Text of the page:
MOSCOW (Reuters) - Russia on Wednesday dismissed Washington’s accusations that it has violated the Intermediate-Range Nuclear Treaty as “unfounded”, and said it had its own complaints against the United States over the treaty.
“We have amassed many complaints to the U.S. in the context of the Intermediate-Range Nuclear Treaty. This includes... production of armed drones by the Americans, which...fall into the category of ground-based cruise missiles as defined by the Treaty,” the Foreign Ministry said in a statement.
The ministry was reacting to Washington’s allegations that Moscow had violated the 1988 accord.
The exchange of the accusations took place amid the deepest East-West rift since the end of the Cold War over Moscow’s role in the Ukraine crisis and the EU and United States economic sanctions against Moscow.
The treaty was designed to eliminate ground-launched cruise missiles with ranges of 500 to 5,500 km (310 to 3,400 miles).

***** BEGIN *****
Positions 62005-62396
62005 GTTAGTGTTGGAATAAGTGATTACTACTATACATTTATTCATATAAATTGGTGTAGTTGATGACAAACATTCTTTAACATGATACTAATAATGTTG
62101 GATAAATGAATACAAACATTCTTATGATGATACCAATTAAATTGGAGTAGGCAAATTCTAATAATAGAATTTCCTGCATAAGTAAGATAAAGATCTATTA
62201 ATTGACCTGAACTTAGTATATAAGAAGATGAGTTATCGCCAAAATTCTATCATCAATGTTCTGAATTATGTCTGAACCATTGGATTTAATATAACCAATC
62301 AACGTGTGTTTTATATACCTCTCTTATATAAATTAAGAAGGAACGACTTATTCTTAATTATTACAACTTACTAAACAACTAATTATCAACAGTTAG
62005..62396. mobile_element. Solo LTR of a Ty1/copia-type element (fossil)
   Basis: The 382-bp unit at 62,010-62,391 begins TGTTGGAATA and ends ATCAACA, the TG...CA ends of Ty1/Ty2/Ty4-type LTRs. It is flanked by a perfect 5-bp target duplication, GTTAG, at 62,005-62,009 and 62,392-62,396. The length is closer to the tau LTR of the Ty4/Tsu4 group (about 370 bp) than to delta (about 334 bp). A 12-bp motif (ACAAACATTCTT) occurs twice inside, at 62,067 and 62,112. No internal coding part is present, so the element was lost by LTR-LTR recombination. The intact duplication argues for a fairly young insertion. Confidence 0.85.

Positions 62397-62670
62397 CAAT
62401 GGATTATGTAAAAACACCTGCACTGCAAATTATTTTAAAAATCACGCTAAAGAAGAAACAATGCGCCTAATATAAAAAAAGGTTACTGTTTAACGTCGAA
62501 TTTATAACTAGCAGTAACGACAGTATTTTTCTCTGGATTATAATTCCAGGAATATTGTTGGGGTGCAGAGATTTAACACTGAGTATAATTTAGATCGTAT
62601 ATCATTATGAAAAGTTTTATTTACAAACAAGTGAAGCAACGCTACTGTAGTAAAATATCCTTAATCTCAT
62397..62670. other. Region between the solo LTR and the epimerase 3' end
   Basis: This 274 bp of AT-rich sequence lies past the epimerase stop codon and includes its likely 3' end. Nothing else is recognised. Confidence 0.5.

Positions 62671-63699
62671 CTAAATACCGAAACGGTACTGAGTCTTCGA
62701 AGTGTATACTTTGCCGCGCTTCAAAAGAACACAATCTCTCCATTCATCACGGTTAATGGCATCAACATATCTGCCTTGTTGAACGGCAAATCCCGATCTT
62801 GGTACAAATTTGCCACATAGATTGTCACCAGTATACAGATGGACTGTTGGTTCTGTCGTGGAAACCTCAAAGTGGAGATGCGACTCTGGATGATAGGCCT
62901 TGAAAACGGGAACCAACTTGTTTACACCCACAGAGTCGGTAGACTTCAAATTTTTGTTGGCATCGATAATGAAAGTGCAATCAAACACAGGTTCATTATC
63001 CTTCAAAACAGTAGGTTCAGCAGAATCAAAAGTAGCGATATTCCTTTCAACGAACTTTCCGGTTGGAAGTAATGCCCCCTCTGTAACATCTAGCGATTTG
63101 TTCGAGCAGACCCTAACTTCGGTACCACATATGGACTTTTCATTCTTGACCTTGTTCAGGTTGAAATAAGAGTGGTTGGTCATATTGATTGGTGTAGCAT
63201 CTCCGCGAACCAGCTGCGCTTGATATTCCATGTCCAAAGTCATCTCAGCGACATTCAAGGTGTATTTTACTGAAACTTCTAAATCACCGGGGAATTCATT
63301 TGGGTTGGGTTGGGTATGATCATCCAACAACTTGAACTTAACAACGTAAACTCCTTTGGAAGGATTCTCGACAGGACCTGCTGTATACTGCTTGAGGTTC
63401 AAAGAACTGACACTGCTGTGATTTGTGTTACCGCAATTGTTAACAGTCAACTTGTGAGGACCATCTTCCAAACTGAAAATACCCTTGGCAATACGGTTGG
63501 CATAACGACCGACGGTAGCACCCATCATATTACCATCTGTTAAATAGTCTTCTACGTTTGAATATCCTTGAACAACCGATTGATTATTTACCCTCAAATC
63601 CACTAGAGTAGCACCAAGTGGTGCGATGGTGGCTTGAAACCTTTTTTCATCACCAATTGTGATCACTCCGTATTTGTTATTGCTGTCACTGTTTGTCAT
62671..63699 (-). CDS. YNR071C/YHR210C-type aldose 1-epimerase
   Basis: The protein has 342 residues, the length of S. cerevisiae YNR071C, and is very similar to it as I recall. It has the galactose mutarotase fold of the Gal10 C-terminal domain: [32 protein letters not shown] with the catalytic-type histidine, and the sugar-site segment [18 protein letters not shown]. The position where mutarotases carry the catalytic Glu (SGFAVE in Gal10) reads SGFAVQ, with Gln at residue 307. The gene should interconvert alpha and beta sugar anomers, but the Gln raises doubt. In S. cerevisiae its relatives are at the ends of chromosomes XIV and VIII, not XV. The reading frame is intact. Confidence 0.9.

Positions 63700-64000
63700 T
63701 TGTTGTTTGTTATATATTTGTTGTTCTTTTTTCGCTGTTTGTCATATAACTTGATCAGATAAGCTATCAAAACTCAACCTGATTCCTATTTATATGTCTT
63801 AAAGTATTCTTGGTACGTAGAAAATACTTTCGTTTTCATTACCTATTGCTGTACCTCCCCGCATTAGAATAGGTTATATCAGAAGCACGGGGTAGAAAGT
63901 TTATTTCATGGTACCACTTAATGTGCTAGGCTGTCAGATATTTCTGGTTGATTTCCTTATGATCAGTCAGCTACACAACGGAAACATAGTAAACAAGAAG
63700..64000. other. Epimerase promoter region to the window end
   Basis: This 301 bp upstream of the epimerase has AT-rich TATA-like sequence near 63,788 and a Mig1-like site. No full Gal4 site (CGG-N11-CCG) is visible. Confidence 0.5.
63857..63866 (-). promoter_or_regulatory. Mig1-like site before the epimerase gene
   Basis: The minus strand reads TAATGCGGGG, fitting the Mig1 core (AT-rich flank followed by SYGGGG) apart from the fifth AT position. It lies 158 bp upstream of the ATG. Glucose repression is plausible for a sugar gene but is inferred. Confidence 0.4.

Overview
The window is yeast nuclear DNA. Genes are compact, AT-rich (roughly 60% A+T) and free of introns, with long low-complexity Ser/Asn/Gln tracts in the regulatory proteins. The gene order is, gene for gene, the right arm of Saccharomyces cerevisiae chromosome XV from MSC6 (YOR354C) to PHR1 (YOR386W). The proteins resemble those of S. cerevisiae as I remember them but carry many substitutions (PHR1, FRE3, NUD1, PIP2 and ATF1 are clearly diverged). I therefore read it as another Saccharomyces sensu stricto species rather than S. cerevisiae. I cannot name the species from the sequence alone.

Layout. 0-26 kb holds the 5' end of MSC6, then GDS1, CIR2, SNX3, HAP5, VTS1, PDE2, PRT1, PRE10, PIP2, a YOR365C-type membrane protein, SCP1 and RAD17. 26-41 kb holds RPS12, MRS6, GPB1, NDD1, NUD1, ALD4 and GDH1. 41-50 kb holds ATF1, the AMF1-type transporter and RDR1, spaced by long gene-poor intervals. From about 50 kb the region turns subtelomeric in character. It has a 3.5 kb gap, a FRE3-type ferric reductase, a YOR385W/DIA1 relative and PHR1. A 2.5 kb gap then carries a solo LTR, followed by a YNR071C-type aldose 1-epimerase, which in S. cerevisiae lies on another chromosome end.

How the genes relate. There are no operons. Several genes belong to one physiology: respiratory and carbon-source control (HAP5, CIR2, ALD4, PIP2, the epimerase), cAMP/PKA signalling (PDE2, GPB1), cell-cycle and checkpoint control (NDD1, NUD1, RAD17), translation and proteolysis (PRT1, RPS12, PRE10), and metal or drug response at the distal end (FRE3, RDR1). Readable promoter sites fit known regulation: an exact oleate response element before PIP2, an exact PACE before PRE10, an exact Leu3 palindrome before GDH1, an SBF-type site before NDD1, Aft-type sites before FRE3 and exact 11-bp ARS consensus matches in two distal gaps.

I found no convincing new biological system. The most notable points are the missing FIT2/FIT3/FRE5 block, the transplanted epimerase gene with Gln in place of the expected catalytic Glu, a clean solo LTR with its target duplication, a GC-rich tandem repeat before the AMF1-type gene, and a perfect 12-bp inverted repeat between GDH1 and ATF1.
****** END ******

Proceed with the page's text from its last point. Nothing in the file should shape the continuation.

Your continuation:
The United States has called for senior-level talks, while Russian Foreign Ministry said on Wednesday that the problems over the treaty should be resolved “in working regime”.
On Wednesday, NATO said the United States had briefed ambassadors from the 27 other NATO countries on its determination that Russia was in violation of its obligations under the treaty.
“Russia should work constructively to resolve this critical treaty issue and preserve the viability of the INF Treaty by returning to full compliance in a verifiable manner,” NATO Secretary-General Anders Fogh Rasmussen said in a statement.
Reporting by Vladimir Soldatkin; additional reporting by Adrian Croft in Brussels; Editing by Angus MacSwan